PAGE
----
Concept Cars

Rolls-Royce EVTOL flying taxi concept packs electric propulsion

Its electrical system gets juice from an onboard gas turbine.

Since this concept is only meant to show off its propulsion system, a production version could end up looking wildly different.

Rolls-Royce plc

Rolls-Royce plc -- the company in charge of aircraft propulsion, not the automaker -- was not only a partner on Aston Martin's new flying car concept, it has one of its own, as well.

At the Farnborough Airshow on Monday, Rolls-Royce plc debuted its EVTOL concept in digital form. EVTOL stands for electric vertical takeoff and landing, and it's basically a flying taxi relying on Rolls-Royce plc's new propulsion system, which mates electric propulsion to a more traditional method of charging it.

Packing around 500 kW of electric power, the EVTOL concept relies on six rotors that provide vertical and horizontal propulsion. The concept gets its electric power from a M250 gas turbine, which means it can rely on traditional fueling infrastructure at airports to make sure it has enough juice. It can reportedly scoot about at speeds of up to 250 mph.

While the concept seen here can hold between four and five adults, Rolls-Royce plc won't be making any flying taxis on its own, as the concept is largely just to show off its new propulsion system. According to the BBC, Rolls-Royce plc is looking for two different partners on the project -- one to focus on the airframe, and one to focus on part of the electrical system. Considering Aston Martin designed its own VTOL craft this week with Rolls' help, perhaps there's something in the works over there.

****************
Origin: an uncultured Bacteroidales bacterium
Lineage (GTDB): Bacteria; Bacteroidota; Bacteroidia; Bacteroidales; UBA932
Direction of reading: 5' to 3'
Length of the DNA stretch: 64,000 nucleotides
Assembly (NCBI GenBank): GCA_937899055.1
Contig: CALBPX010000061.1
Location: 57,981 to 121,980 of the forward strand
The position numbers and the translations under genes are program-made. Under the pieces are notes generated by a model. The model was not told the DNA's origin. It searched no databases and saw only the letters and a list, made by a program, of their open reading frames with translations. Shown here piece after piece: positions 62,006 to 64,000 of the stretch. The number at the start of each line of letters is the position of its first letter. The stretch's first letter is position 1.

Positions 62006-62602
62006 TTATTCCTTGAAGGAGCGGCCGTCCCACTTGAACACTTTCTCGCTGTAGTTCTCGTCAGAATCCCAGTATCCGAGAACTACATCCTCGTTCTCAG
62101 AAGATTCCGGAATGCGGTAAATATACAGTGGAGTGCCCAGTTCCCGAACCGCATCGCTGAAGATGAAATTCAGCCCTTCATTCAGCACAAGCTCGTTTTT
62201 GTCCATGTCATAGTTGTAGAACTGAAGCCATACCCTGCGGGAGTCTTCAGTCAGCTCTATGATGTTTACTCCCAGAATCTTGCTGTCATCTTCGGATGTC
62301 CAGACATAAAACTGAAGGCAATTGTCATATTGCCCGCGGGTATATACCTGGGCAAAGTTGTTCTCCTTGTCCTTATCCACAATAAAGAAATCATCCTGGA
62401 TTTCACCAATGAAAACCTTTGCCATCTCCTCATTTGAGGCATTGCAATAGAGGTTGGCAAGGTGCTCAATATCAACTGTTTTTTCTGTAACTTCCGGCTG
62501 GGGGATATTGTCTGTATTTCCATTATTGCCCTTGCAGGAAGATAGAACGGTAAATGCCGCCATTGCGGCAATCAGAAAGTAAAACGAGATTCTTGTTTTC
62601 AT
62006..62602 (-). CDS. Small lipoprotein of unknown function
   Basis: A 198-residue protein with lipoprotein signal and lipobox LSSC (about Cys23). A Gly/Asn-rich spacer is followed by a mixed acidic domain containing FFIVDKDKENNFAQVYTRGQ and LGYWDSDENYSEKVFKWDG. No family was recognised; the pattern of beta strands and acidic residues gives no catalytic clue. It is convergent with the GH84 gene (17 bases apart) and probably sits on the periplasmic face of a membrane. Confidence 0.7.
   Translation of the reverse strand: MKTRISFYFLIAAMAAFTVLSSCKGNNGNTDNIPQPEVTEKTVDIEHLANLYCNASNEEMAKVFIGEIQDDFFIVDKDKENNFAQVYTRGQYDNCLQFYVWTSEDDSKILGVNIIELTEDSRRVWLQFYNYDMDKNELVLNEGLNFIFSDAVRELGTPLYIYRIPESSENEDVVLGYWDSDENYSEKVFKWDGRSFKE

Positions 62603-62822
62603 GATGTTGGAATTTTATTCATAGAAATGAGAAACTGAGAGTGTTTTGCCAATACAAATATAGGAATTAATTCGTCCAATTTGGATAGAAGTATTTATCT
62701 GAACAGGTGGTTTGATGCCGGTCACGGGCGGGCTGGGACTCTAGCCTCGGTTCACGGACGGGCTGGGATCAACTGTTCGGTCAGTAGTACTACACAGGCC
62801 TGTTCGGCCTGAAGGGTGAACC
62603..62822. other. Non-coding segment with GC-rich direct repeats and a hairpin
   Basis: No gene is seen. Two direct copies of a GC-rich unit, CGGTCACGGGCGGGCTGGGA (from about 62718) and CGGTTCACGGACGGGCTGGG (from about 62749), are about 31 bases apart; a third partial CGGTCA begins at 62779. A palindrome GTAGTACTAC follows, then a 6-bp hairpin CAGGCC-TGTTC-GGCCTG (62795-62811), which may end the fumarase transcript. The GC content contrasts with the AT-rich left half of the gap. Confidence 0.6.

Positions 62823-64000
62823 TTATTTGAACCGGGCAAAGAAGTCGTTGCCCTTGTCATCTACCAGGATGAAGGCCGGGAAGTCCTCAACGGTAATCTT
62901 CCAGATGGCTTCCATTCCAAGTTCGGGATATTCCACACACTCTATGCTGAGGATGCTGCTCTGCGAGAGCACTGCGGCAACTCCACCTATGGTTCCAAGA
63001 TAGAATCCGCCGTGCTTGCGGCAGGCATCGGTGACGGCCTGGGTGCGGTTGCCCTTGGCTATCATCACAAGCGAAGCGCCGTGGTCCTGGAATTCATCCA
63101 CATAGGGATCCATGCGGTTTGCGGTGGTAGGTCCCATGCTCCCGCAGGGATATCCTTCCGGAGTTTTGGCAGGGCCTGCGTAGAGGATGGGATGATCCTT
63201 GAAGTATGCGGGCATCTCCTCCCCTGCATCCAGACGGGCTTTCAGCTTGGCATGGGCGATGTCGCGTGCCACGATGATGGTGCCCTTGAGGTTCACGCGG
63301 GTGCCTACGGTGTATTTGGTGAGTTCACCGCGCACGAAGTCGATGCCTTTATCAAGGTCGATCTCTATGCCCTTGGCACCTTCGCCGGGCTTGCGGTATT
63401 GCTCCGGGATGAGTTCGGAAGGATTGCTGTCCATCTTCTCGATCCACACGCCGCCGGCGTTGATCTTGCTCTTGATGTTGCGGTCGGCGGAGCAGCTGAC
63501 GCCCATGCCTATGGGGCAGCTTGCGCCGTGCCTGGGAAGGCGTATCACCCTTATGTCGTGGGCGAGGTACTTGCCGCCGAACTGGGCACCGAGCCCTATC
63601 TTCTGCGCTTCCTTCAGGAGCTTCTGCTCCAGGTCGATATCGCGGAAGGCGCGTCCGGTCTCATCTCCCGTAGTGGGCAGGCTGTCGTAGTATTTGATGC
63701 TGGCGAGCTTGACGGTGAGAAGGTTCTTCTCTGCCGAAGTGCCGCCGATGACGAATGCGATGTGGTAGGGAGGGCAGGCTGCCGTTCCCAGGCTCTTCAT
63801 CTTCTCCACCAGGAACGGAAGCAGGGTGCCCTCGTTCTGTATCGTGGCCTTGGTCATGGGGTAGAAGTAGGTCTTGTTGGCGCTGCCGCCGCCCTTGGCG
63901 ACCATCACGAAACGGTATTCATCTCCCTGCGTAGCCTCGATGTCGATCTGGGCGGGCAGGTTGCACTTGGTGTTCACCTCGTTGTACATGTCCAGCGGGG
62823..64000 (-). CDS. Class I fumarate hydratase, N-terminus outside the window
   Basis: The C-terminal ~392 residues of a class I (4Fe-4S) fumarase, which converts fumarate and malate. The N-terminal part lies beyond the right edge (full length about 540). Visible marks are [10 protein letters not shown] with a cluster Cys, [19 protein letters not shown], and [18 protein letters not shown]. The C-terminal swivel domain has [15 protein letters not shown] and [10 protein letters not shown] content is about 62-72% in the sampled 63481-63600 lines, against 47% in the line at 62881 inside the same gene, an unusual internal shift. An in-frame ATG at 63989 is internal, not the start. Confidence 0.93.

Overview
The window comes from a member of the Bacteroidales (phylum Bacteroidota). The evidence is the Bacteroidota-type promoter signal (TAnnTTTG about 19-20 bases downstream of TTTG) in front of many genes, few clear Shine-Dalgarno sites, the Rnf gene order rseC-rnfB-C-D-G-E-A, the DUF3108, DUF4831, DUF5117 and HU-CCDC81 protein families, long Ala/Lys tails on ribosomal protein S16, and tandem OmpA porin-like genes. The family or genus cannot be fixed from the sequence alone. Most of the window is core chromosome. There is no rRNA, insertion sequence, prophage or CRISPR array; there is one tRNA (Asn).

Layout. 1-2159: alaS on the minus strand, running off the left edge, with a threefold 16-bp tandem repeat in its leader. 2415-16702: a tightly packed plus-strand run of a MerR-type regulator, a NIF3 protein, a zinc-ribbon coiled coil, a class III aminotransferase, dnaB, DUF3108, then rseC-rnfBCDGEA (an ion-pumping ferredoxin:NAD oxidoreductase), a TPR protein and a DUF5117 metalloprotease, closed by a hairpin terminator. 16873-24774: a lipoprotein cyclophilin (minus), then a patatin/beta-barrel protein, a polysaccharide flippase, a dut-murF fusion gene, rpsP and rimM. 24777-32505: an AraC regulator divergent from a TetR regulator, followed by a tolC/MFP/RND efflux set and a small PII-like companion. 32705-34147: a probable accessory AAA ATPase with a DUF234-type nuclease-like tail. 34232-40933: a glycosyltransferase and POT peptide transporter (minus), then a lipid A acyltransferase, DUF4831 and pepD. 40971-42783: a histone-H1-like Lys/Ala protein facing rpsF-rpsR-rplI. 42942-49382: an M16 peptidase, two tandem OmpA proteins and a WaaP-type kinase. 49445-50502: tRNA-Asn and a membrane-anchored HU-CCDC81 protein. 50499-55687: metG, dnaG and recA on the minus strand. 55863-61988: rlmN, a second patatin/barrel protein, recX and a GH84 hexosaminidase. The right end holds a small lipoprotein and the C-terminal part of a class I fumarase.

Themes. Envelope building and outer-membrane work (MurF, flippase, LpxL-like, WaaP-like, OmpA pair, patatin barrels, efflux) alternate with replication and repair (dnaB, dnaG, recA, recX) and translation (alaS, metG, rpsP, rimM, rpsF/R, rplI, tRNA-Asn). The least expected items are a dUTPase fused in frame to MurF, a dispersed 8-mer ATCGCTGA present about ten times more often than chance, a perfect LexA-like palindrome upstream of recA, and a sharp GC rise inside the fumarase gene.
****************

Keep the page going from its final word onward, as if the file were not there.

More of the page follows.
How far away from production is something like this? According to the manufacturer, not too far. Rolls-Royce plc estimates that something based on the EVTOL concept could be ready for commercial use as early as the mid 2020s, provided there's a "viable commercial model." Right now, there are still so many things standing between companies and their visions of flying taxis that the idea still seems a bit far-fetched. At least the underlying tech is getting there.

Using a hybrid-electric propulsion system could help it better mesh with the infrastructure already in place, as opposed to requiring a reinvention of the wheel.

Rolls-Royce plc